First there was a slope of woodland that met the Mississippi River. Chickasaw Indians hunted there until the early 19th century. Then there was Beale Street. It began as the main road of South Memphis and by 1850, when that separate town was consolidated with Memphis, Beale was already a major thoroughfare. At its western end, where it met the Mississippi, roustabout's piled cotton on to 200-foot steamboats; about a mile upriver at its eastern end gentry live in mansions. In between was a growing community based on commerce and good times.
Before 1900 Beale Street had an opera house, a fashionable hotel, a girls finishing school, and one of the first large office buildings in Memphis. It was a place where Jewish, Italian, Greek, and Chinese immigrants live and worked. And it was, especially, a place where African-American freemen came to make a world.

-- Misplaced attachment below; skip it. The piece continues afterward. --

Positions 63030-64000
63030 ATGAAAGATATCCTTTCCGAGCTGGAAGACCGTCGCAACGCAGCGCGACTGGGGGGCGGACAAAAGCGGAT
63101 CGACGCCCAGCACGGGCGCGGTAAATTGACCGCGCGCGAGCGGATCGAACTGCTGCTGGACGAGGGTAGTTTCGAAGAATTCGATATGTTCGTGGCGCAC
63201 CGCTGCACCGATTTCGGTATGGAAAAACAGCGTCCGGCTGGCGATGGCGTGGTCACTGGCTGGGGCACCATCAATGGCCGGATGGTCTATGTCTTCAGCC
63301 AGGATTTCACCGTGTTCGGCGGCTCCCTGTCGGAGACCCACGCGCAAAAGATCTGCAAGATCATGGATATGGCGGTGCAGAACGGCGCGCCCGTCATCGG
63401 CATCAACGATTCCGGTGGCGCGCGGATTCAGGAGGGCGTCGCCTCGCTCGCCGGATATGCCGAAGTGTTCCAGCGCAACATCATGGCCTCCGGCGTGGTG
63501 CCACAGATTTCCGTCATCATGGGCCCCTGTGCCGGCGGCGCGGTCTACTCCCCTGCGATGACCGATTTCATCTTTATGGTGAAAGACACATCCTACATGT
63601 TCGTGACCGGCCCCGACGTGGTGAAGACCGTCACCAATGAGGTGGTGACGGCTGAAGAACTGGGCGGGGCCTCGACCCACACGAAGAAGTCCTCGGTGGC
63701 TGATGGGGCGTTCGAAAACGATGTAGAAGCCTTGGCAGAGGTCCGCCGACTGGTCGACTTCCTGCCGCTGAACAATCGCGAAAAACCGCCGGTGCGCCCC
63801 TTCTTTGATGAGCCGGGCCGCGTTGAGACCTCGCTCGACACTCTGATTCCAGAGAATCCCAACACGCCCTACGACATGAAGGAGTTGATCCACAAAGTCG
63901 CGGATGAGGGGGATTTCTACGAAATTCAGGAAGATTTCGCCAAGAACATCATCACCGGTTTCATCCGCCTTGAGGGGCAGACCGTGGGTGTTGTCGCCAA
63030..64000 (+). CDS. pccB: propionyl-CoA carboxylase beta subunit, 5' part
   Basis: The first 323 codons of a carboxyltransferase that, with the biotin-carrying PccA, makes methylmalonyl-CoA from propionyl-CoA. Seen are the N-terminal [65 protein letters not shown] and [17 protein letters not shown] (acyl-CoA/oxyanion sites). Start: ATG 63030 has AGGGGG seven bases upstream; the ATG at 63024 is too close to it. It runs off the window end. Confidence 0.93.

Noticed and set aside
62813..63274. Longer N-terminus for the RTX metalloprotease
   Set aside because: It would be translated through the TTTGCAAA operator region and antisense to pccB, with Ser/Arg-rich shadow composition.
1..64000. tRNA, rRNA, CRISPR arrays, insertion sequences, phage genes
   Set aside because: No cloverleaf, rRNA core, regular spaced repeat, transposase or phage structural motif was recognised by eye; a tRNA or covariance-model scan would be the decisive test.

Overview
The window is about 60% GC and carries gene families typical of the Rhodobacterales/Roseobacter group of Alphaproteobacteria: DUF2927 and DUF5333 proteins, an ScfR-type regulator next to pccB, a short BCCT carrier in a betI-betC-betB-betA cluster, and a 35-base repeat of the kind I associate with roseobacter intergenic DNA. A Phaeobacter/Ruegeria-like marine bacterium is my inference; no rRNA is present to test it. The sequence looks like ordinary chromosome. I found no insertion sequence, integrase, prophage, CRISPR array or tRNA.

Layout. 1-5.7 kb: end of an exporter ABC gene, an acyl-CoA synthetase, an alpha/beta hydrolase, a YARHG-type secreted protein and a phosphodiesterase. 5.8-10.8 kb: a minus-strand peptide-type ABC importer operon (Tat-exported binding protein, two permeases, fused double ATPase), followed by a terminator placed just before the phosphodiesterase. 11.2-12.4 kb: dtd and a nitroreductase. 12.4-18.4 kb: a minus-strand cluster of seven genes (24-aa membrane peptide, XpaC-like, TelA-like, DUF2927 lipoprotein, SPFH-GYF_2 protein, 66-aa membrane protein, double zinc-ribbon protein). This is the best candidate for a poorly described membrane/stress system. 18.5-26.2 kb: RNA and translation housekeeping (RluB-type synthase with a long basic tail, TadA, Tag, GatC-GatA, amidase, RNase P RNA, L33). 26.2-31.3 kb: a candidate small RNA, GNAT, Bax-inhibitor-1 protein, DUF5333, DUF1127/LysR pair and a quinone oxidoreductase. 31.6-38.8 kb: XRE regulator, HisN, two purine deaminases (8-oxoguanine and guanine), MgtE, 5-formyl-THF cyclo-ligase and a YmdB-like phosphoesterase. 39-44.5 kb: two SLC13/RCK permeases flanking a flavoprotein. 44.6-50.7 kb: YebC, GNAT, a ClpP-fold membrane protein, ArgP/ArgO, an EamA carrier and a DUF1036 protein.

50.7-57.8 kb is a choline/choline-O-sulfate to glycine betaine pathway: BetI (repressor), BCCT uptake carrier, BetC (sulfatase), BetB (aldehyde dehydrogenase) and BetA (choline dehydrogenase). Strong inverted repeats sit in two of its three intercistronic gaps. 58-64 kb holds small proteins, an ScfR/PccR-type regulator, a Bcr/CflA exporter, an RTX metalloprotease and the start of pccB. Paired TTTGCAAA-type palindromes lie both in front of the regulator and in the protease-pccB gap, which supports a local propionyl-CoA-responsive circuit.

By the early 1920s Beale Street had become the capital of Black Memphis and the mid-South. It was a mecca for musicians, politicians, ministers, businessmen, gamblers, conjurers, and bootleggers. There were banks and bordellos, pawn shops and theaters - a few blocks of brick and cement where the well-heeled and down-and-out could hope and dream and have a life.
By the 1960s, after civil rights struggles had provided new opportunities and after urban renewal
had taken its toll, that flourishing Beale Street had vanished. Today, old Beale Street lives amid the rebuilt environment mostly as a memory for people who experienced it and as a symbol for those who only heard its name.
Center for Southern Folklore